East of Eli

My Own Skin

MyOwnSkin

Written by Ronnie Roswell

I’ve shared stories about my mental illness, about my cutting, about the reason behind my tattoos, but there’s one I haven’t shared, and it’s an important one. I’ve been dark skinned for my entire life. I grew up along the US side of the Mexican border. It’s a small little town, at least it is to me, with a mixture of both cultures.

Growing up I always felt different. I noticed it at an early age. I grew up in a mostly Caucasian school district. My parents were teachers and that’s just the district they worked in. My friends were cool. We all grew up together from the time we were in diapers to the time we were eleven and twelve. I would eventually move school districts and lost touch with all of them. Despite all of my friends, even back then I felt I never quite felt like fit in, and with good reason I suppose. There was never anyone who looked like me.

I remember, even as a young kid, noticing my skin pigmentation, thinking I don’t look like my Caucasian friends, I don’t look like my African American friends and worse, I don’t look like my Mexican American/Hispanic friends. You can imagine how much that can affect a kid’s psyche.

I have a cousin who’s about my age, and I remember a few years back she once told me that she didn’t like her skin color; she’s half Hispanic/half African American. It was crazy how easily I could put myself in her shoes.

I was Hispanic but I didn’t, and still don’t, speak Spanish. I remember being around a group of Hispanic friends and thinking how uncomfortable I felt, skin type wise. Here I was a seven or eight-year-old kid and I didn’t even feel comfortable around my own ethnic group. And the reason was this: I was too dark, even for them.

A lot of Hispanics I know are olive toned. I would, at a young age, learn that my skin tone was called copper, a term I heard from the Disney movie “Pocahontas.” To feel uncomfortable among your own ethnic group is one of the loneliest places one can be, especially as a kid. Don’t get me wrong, I did appreciate all the time I spent with my Hispanic community, but the feeling of being different due to my skin tone was still difficult to deal with.

This feeling has lasted my entire life. I never really felt comfortable with myself until I was about in the seventh grade. For my English class one of our summer reading assignments was Bury My Heart at Wounded Knee, by Dee Brown. It was a book about Native American history. It was reading that book when, despite the black and white photos, I saw people who looked like me, down to the bone structure. I finally found something to hold on to.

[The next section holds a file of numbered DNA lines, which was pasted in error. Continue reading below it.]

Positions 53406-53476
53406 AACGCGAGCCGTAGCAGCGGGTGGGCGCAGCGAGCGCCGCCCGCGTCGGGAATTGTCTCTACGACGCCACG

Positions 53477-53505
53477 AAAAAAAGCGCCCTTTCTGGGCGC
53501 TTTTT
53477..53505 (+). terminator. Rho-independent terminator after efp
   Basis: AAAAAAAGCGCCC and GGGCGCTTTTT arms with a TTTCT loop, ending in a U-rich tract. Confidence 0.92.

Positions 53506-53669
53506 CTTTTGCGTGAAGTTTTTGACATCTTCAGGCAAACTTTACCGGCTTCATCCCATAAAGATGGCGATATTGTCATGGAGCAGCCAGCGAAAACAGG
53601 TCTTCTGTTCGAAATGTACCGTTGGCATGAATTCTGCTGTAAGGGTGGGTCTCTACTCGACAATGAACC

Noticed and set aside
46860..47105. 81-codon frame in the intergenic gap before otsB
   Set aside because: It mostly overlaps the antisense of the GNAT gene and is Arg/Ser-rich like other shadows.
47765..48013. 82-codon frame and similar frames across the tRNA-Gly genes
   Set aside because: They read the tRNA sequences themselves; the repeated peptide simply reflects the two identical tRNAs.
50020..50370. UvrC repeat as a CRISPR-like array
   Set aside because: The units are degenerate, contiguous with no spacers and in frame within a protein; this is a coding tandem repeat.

My sense of feeling out of place continued. I even noticed it in my own family. I used to always joke that I was adopted. Sure, I had my parents features but skin tone wise I was out of place there too, my parents and extended family all having lighter skin than me. My dad was dark too, but I still outdid him in that category. To this day it still makes me uncomfortable but now I have a better understanding of things.

It wasn’t until I was eighteen that I truly discovered my place in a cultural society. I’d been working up in Yellowstone one summer and on one of the days off I and a couple of my roommates went to a Native American Pow Wow in Cody, Wyoming. Suddenly I was immersed with others who had my same copper tone skin. For once I no longer felt out of place. I felt like I belonged. Finding that place was like nothing I’d ever felt before.

The funny thing about this is that for my whole life people have told me I look Native American. I used to brush it off because I wanted to be like everyone else, like my Hispanic friends and family anyway. However, the feeling I got from being around Native Americans actually made me start to appreciate those comparisons I’d been hearing for my entire life.

I think it also has to do with the kind of cultural history I’m into. Growing up, the history textbooks only included a paragraph or two about Native Americans (something I used to find insulting, and still do). It was in that seventh grade English class, reading about Wounded Knee, that I was truly introduced to Native American history. We were only supposed to pick two chapters from that 745 page, 19 chapter book to do our reports on. I read the whole thing. I couldn’t put it down because this book finally spoke to me on a level that no other history had. I’ve got more Native American books now than what you would find at your average Barnes and Noble.

Though I am proud of my Mexican heritage I could not connect to it because I did feel so out of place. I’m even more proud to have discovered a world that made sense to me, a world I could and can connect to.

As it turns out, from family research and DNA testing, I am half Native American which is more than I expected. I can now legally claim to be from a culture that I’ve emotionally belonged to for quite some time. As a kid I just couldn’t see it. I can now and I’m proud of it. I’m finally comfortable in my own skin, literally.

—R.R.

Follow Ronnie Roswell on Twitter and Instagram @RonRos47

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